Despite being a great story, and a well-realized one at that, Seeds of Doom shows just how far Doctor Who has come as a family show. This is a dark story; it is gruesome—which is all the more shocking in that we hardly see anything truly gruesome (apart from some plant make-up on a couple of characters). The gore is conceptual, as Camfield leaves us to imagine Chase’s final fate in the industrial mulching machine. This is Doctor Who that requires parents to know the horror-tolerance of their children. And we haven’t even seen how dark this show is about to get.
What’s It About:The Doctor and Sarah arrive on the planet Karn—against their will. The Doctor believes The Time Lords have placed him there to do their bidding once again. But he soon becomes the object of two antagonistic forces: the Sisterhood of Karn, which believes he is a Time Lord agent sent to steal their Elixir of Life, and Solon, a brilliant surgeon whose secret agenda involves the resurrection of a Time Lord war criminal which can only be accomplished if he can claim The Doctor’s head.
On its surface, The Brain of Morbius is a retelling of Frankenstein—owing more to the movie versions rather than Mary Shelley’s classic novel. In this capacity, The Brain of Morbius works magnificently. It gives us the mad scientist and his less-than-intelligent assistant; it gives us a creature stitched together from different bodies (and in Doctor Who fashion, these are different alien bodies); and it even gives us a torch-bearing mob that chases the creature to his death. It is a clever retelling, all things considered.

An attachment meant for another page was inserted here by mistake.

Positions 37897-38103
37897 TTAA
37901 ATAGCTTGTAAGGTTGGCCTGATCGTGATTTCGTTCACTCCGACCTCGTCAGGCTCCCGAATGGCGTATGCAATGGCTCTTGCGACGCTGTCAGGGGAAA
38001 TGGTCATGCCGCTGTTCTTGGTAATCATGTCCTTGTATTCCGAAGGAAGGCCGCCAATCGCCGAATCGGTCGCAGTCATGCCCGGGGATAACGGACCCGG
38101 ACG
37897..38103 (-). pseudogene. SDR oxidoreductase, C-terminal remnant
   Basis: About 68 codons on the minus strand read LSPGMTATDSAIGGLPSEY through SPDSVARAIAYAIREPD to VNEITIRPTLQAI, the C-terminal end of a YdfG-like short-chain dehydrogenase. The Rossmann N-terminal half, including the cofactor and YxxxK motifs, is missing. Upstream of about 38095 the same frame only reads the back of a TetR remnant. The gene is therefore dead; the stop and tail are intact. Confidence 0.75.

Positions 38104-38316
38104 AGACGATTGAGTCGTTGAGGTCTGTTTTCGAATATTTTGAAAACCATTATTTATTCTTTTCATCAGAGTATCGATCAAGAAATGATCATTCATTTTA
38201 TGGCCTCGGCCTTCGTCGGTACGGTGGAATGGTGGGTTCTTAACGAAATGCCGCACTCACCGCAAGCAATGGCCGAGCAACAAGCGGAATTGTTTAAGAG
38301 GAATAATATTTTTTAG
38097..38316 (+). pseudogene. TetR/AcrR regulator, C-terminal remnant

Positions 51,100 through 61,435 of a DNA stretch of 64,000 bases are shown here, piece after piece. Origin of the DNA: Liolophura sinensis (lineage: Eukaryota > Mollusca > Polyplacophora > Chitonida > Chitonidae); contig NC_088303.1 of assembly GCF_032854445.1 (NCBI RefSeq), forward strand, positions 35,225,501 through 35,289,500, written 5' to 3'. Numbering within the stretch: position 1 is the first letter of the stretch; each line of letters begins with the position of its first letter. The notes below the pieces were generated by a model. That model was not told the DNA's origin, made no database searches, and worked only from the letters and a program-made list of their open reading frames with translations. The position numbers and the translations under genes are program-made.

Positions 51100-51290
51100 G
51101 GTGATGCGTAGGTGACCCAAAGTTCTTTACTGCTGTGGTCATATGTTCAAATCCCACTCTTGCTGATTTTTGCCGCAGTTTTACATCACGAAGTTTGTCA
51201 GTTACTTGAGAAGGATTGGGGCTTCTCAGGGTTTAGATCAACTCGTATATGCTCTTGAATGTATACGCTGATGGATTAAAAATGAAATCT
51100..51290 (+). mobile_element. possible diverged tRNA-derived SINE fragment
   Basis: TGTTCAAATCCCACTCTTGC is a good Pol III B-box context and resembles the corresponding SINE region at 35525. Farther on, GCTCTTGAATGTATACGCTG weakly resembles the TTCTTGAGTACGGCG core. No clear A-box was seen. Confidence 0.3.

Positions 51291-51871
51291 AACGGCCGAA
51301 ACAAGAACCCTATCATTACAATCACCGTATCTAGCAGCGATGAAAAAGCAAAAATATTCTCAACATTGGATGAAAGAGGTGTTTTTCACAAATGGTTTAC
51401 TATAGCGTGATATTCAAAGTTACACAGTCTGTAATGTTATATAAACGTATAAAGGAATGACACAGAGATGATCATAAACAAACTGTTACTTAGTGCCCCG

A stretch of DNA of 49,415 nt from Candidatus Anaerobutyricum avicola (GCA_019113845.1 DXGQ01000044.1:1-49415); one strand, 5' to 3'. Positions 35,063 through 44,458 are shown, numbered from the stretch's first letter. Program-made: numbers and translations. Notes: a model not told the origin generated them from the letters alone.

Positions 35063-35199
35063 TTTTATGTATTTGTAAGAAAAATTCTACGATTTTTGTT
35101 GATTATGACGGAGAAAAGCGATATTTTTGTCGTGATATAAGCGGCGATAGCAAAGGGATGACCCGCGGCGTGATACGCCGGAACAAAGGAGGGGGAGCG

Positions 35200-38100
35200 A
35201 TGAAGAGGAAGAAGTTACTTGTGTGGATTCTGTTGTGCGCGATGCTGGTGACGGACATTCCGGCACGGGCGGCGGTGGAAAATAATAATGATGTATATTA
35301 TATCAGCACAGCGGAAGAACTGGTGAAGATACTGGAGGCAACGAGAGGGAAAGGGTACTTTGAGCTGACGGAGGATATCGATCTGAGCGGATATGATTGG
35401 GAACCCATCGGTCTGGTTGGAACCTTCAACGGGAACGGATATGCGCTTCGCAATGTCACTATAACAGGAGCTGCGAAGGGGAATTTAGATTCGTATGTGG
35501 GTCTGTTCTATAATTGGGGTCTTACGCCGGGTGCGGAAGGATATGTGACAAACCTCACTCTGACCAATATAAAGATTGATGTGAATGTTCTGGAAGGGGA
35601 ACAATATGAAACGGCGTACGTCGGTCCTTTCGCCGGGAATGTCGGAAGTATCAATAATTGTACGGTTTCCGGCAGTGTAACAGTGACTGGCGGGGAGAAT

But deeper in the story is a brilliant tension between gothic horror and morbidly dark comedy. This tension is balance perfectly by Philip Madoc, who played Solon the Victor Frankenstein homage. Solon is devoted to resurrecting Morbius in bodily form, but he is also devoted to his work. Pardon the language, but I really can’t think of a better way to convey how I feel: Despite being a brilliant surgeon, Solon is truly bat-shit insane. And I absolutely love this! It would be easy to see plot holes in this story: Why doesn’t Solon use Condo’s body? Why not use The Doctor’s body instead of the patchwork body Solon has been creating for years? Because the man is insane. Because he genuinely believes this is a good plan. Personally, I love viewing Solon this way. He is a brilliant surgeon, but he is completely and totally cracked. He has spent years piecing together this mongrel body, and he isn’t going to be swayed away from it just because a better specimen has turned up.